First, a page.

County’s George says new jail three to five years away?

Published 10:02 am Friday, July 1, 2016

Warren County Board of Supervisors president Richard George visited the weekly Lions Club meeting Wednesday at Toney’s Restaurant.

Lions members questioned George on the status of a new jail. He said the board has been hesitant in years past because they did not want the county to go into debt in order to pay to construct and operate a new facility.

“We try to measure our expenditures with our plans and let growth ease the pain of a tax increase to accomplish that,” George said. “We would hope in three to five years we should be well into the construction of a facility large enough to meet our needs.”

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At that point, he said, the interest rate is favorable and the board knows the cost and time it will take to have the facility built. Strong property roll values are the main factor in the possibility of a new jail.

“If our roll values reveal strength and promise, we’ll prepare to move,” George said. “But we still must balance the priority of needs to take that step.”

George said those numbers will be presented to the board Tuesday, and he won’t know the specific numbers until the information has been reviewed, which could take a couple weeks.

“At that point the citizens have the opportunity to review the rolls and question any values they think may be out of line,” George said.

George gave insight into the process the board of supervisors goes through when creating a budget, which is based on how much money is currently available and how much money can they afford to make available.

“It determines how much we advance and the rate at which we advance,” he said.

He said the board has seen good results based on the process, but he always wishes for better and prepares for better.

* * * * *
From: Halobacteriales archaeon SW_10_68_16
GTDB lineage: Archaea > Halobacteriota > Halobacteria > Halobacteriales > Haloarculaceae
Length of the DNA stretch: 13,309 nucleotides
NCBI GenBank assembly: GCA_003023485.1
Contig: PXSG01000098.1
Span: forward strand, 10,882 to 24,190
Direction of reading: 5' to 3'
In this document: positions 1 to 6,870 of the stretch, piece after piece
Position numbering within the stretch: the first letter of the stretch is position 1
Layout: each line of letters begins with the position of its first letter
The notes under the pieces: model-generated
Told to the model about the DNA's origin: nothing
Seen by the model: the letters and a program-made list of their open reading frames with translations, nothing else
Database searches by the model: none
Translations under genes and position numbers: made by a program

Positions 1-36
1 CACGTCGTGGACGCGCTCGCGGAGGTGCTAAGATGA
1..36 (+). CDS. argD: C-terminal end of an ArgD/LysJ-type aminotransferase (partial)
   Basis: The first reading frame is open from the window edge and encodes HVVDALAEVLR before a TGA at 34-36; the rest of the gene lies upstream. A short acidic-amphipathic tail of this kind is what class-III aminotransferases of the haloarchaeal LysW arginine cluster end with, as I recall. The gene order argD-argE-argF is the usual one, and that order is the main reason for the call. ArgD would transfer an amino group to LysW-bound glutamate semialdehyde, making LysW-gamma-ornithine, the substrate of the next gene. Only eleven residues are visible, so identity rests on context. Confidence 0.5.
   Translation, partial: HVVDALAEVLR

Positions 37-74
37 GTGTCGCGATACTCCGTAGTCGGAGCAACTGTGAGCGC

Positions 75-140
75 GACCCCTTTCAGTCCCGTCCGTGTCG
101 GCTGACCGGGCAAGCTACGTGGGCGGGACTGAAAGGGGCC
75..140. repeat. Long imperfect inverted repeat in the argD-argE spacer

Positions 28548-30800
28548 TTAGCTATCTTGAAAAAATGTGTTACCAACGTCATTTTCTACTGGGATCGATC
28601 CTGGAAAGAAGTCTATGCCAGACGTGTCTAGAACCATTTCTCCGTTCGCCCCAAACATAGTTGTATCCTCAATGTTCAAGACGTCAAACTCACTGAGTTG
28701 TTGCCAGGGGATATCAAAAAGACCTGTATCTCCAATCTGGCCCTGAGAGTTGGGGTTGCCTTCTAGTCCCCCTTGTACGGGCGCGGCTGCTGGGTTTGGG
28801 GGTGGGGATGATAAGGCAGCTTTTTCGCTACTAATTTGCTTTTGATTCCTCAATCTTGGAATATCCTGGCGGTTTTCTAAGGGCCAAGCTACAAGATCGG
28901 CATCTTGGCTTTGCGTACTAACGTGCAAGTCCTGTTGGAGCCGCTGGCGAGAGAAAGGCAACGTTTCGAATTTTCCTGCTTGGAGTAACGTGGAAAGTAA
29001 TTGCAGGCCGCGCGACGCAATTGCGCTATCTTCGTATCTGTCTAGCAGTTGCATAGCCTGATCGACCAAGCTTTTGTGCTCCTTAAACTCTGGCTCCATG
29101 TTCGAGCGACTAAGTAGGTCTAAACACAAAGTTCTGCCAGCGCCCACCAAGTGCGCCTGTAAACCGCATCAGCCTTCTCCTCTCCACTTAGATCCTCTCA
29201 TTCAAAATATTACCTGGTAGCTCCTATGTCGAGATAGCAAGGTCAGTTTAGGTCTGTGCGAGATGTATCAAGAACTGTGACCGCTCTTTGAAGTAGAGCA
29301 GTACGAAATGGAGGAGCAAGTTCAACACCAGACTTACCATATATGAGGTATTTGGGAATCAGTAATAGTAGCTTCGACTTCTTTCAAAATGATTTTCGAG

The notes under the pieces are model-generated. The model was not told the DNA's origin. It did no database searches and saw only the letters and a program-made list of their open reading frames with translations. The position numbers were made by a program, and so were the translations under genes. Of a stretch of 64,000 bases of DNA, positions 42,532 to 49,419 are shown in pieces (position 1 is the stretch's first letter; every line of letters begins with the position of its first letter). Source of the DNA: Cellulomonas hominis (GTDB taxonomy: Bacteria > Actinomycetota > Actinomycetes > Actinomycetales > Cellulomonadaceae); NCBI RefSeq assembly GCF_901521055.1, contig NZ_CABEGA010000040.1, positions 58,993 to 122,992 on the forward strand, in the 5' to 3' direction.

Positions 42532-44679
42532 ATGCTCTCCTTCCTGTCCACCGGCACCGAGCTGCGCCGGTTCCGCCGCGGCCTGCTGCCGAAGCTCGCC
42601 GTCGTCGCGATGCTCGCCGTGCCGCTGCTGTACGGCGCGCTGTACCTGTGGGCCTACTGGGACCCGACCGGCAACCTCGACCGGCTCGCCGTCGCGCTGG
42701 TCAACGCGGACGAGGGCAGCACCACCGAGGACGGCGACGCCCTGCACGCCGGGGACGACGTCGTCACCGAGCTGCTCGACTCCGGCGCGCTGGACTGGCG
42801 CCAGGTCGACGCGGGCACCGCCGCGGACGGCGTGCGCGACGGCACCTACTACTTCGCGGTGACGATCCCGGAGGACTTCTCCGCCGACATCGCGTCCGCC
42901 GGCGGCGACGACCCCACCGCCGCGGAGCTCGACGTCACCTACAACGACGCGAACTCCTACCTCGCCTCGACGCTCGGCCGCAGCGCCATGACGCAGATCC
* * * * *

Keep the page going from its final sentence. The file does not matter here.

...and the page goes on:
It is a balance, he said, of discipline, thought and determination.

“We’re faced with times of some prosperity, not what we’d like to see, but better than what we have seen,” he said. “We’re aware that we must stay in position to take advantage of what opportunities may be before us.”

The number one item on his list to fund is education. He said education should be an option for everyone and every effort should be put in place to provide that education because it is a necessity.

“For their well-being and the community’s well-being,” George said.

Funding for education is made by requests from the school board to the board of supervisors. He said it costs to provide these opportunities to students and it is the school system’s responsibility to guide the students as much as possible.

“This community has chosen to provide the support necessary to offer that,” George said. “That’s about as strong as it can be.”

The second most important program to fund, he said, is public safety, including the jail and courts. Of the tax revenue the county collects, 73 percent goes to education or the penal system, he said. His hope is that increased education funding will decrease the need for more punitive funding.

“Oddly enough the two rival one another,” George said. “It’s a shame but it happens.”

The meeting began with coach Alonzo Stevens speaking about his work with the Fellowship of Christian Athletes and the impact the organization has had over the years. Stevens is the West Central Mississippi area volunteer for Warren, Adams, Jefferson and Claiborne counties.

‘The FCA vision is to see the world impacted by Jesus Christ,” Stevens said.